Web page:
A sketch with the best-known Swiss tongue twister

Martin J. Dürst via Unicode unicode at unicode.org
Tue Mar 13 02:52:57 CDT 2018

On 2018/03/10 20:26, philip chastney via Unicode wrote:

> I would make the following observations on terminology in practice:

> -- the newspapers in Zurich advertised courses in "Hoch Deutsch", for those who needed to deal with foreigners

This should probably be written 'the newspapers in Zurich advertised 
courses in "Hochdeutsch", for foreigners'. Hochdeutsch (Standard German) 
is the language used in school, and in writing, and while there may be 
some specialized courses for Swiss people who didn't do well throughout 
grade school and want to catch up, that's not what the advertisements 
are about.

> -- in Luxemburg, the same language was referred to as Luxemburgish (or Letzeburgesch, which is Luxemburgish for "Luxemburgish ")
>      (I forget what the Belgians called the language spoken in Ostbelgien)
> -- I was assured by a Luxemburgish-speaking car mechanic, with a Swiss German speaking wife, that the two languages (dialects?) were practically identical, except for the names of some household items

I can't comment on this, because I don't remember to ever have listened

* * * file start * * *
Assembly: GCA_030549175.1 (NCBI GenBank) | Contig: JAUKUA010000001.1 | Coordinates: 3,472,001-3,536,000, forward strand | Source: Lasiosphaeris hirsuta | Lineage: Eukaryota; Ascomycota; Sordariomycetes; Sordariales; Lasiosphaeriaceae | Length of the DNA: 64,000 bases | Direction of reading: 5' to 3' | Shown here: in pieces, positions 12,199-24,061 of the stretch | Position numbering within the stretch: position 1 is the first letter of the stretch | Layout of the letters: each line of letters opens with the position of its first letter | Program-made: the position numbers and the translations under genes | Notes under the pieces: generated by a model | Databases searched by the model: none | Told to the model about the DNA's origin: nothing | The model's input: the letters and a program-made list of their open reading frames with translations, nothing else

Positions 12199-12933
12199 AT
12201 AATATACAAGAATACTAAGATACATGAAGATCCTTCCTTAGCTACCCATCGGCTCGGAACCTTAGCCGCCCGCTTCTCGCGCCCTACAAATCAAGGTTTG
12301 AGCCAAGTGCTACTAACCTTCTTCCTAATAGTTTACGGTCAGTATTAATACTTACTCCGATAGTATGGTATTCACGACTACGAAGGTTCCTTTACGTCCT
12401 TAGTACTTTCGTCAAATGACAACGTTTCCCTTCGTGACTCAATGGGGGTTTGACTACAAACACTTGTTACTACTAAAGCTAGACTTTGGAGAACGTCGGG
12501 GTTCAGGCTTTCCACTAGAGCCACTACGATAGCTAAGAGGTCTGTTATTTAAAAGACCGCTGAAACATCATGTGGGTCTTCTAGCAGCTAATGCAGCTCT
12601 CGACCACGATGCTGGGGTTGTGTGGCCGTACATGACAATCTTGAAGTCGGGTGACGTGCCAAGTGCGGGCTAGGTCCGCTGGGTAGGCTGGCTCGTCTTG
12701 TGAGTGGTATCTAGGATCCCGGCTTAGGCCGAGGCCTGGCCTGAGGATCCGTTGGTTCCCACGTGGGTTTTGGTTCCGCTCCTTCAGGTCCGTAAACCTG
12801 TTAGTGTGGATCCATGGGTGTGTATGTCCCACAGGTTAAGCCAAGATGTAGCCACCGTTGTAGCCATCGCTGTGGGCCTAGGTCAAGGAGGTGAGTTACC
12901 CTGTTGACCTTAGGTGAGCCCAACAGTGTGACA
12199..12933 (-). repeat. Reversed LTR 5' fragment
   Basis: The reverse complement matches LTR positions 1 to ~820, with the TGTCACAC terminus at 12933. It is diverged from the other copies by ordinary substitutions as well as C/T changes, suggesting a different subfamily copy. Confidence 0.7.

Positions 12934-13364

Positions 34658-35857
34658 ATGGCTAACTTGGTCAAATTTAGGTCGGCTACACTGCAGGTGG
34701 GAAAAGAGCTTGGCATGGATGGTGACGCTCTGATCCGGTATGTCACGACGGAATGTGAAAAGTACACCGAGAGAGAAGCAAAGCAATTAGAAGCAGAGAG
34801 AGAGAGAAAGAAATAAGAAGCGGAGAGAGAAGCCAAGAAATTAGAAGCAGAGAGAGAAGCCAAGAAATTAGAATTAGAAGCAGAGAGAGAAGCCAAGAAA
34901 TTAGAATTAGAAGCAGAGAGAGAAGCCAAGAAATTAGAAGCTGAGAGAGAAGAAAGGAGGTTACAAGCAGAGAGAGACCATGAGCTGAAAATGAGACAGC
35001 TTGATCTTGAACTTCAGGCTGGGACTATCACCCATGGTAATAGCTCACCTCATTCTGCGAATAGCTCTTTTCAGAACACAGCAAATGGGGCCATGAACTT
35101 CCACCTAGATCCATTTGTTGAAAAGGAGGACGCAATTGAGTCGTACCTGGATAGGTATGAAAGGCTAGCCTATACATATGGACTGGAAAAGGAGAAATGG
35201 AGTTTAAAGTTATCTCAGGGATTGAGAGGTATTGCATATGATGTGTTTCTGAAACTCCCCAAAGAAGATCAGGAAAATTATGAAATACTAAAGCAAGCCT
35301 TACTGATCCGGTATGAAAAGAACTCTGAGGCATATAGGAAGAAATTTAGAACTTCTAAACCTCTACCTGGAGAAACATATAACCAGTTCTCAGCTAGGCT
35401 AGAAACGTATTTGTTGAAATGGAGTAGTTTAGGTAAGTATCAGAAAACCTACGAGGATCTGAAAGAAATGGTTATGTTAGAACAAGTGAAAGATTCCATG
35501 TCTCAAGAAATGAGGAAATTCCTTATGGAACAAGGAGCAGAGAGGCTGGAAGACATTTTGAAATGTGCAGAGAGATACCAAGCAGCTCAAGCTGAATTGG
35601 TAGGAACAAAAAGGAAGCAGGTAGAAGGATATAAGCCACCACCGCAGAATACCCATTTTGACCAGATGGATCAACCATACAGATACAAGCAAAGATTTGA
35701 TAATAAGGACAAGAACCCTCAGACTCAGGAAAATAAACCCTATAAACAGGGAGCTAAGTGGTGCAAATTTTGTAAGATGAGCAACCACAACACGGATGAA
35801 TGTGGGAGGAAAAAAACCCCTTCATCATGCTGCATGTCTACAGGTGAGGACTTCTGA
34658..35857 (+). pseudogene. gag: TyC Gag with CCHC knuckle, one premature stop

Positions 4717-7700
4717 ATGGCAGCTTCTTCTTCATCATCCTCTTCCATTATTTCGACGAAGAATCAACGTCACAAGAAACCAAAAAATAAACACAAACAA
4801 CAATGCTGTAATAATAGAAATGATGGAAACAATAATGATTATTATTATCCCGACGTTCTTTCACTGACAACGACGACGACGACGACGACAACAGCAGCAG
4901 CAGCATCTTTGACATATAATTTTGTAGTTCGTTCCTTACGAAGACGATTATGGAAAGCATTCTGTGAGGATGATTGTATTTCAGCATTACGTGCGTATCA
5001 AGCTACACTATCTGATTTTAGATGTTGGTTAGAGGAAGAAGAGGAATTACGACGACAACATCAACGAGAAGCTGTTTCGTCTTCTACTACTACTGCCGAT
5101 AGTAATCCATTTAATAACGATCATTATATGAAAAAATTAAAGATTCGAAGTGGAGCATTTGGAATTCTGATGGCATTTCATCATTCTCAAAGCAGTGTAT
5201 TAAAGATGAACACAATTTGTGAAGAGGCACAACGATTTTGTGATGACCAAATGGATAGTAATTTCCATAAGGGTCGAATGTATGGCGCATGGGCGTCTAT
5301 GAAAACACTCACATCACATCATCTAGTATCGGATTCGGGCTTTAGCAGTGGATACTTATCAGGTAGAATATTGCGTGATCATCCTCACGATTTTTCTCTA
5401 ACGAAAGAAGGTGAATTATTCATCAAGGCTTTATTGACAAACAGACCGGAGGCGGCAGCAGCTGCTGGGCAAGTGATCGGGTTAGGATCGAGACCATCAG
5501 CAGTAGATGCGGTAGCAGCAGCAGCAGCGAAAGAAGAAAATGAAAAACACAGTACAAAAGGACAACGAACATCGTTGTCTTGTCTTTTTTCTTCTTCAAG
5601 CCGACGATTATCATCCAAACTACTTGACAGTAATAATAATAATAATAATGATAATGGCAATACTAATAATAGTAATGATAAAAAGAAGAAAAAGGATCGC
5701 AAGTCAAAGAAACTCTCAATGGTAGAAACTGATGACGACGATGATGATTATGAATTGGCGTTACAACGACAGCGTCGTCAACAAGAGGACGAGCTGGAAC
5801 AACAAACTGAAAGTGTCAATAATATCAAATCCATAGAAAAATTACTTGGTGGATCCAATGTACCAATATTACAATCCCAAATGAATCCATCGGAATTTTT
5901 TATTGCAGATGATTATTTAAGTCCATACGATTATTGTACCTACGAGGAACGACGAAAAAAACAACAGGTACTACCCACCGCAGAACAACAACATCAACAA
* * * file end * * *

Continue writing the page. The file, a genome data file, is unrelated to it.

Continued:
to somebody speaking Letzeburgesch.

> in short, there seems little point in making distinctions which cannot be precisely identified in practice
> there appear to be significant differences between between High German and (what the natives call) Swiss German
> there are far fewer significant differences between Swiss German and the other spoken Germanic languages found on the borders of Germany

In terms of linguistic analysis, that may be true. But virtually every 
native Swiss German speaker would draw a clear line between Swiss German 
(including the dialect(s) spoken in the upper Valais (Oberwallis), which 
are classified differently by linguists) and other varieties such as 
Swabian, Elsatian, Vorarlbergian, or even Letzeburgesch (which I have 
never seen classified as Allemannic)).

The reason for this is not so much basic linguistics, but much more a) 
vocabulary differences ranging from food to administrative terms, and b) 
the fact that people hear many different Swiss dialects on Swiss Radio 
and Television, while that's not the case for the dialects from outside 
the borders. So in practice, Swiss German can be delineated quite 
precisely, but more from a sociolinguistic and vocabulary perspective 
than from a purely evolutionary/historic linguistic perspective.

[Disclaimer: I'm not a linguist.]

Regards,   Martin.

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